5 occurrences in 5 dictionaries

Reference: Schism


A rent or fissure; generally used in the New Testament to denote a division within the Christian church, by contentions and alienated affections, without an outward separation into distinct bodies, 1Co 1:10-12; 12:25-26. The sin may lie on the side of the majority, or of the minority, or both. It is a sin against Christian love, and strikes at the heart of Christianity, Joh 17:21; Ro 12:4-21.

See Verses Found in Dictionary


a separation, an alienation causing divisions among Christians, who ought to be united (1Co 12:25).

See Verses Found in Dictionary



??????. The word is rendered 'divisions' in 1Co 1:10, etc., and refers to divisions caused by parties in the church. In view of the unity of the Spirit, schism cannot be regarded in any other light than as sin. The unity contemplated in the church was not merely that of being gathered together in assembly. The Corinthians were exhorted: "That ye all speak the same thing, and that there be no divisions schisms among you; but that ye be perfectly joined together in the same mind and in the same judgement." 1Co 1:10; 11:18; 12:25. The modern ideas of 'agreeing to differ,' or of 'unity only in essentials,' are not found in scripture, but the contrary. At Philippi the saints were exhorted to walk by the same rule, to mind the same thing; and then is added "If in anything ye be otherwise minded, God shall reveal even this unto you." Php 3:15. The 'unity of the Spirit' cannot be lightly disregarded. Christians are exhorted to use diligence to keep it in the uniting bond of peace. Eph 4:3. There are different lines of ministry, as is manifest in the apostles Paul and John, but all true ministry tends to one end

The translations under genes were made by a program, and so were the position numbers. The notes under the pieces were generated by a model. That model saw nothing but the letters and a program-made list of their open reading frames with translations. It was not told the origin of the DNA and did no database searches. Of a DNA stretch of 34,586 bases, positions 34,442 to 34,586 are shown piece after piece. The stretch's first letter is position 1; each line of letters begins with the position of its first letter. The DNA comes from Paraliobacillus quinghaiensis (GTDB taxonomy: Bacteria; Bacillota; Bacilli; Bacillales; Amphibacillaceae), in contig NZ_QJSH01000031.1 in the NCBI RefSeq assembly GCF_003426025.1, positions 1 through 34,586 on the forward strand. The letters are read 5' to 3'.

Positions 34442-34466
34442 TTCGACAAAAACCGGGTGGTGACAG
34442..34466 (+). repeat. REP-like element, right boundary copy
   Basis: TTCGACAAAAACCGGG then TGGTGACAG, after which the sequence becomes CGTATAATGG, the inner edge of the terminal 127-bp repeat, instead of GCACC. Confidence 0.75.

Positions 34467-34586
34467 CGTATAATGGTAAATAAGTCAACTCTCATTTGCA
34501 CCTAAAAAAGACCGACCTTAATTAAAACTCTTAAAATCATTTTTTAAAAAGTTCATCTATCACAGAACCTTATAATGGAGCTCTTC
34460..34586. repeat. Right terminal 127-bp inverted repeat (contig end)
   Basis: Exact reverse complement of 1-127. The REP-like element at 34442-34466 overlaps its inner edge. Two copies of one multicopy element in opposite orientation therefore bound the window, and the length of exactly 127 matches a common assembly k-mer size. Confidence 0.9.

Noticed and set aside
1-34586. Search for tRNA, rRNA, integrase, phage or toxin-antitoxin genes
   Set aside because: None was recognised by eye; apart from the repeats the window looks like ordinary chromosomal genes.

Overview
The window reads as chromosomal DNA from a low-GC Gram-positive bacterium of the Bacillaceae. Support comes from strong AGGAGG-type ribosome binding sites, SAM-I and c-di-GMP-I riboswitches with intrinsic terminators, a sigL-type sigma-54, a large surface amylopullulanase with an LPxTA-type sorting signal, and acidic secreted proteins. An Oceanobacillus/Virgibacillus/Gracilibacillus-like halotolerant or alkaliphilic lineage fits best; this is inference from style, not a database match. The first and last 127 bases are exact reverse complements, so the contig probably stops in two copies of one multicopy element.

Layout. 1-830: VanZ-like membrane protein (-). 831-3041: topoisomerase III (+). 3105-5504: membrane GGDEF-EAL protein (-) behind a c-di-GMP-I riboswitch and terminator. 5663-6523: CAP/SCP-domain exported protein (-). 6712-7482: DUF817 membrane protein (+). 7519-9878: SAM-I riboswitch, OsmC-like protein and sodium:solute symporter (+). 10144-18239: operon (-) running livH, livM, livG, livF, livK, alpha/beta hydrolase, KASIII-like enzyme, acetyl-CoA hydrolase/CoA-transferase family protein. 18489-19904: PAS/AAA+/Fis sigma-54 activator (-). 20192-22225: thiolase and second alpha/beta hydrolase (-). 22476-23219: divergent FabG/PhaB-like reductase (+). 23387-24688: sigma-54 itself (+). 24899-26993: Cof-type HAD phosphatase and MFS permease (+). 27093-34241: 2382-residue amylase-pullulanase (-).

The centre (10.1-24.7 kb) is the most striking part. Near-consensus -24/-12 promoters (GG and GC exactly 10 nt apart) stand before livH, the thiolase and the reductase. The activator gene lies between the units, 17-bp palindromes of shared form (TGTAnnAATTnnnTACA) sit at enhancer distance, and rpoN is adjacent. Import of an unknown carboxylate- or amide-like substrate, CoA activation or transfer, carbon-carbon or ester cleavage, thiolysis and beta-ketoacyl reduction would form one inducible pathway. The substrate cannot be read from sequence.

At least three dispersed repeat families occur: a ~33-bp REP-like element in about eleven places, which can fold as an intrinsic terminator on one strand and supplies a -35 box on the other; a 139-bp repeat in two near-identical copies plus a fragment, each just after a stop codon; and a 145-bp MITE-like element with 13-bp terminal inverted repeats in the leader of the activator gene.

See Verses Found in Dictionary


SCHISM, from ??????, a rent or fissure. In its general meaning it signifies division or separation; and in particular, on account of religion. Schism, is properly a division among those who stand in one connection or fellowship; but when the difference is carried so far that the parties concerned entirely break off all communion and intercourse one with another, and form distinct connections for obtaining the general ends of that religious fellowship which they once cultivated; it is undeniable there is something different from the schism spoken of in the New Testament. This is a separation from the body. Dr. Campbell shows that the word schism in Scripture does not usually signify an open separation, but that men may be guilty of schism by such an alienation of affection from their brethren as violates the internal union in the hearts of Christians, though there be no error in doctrine, nor separation from communion.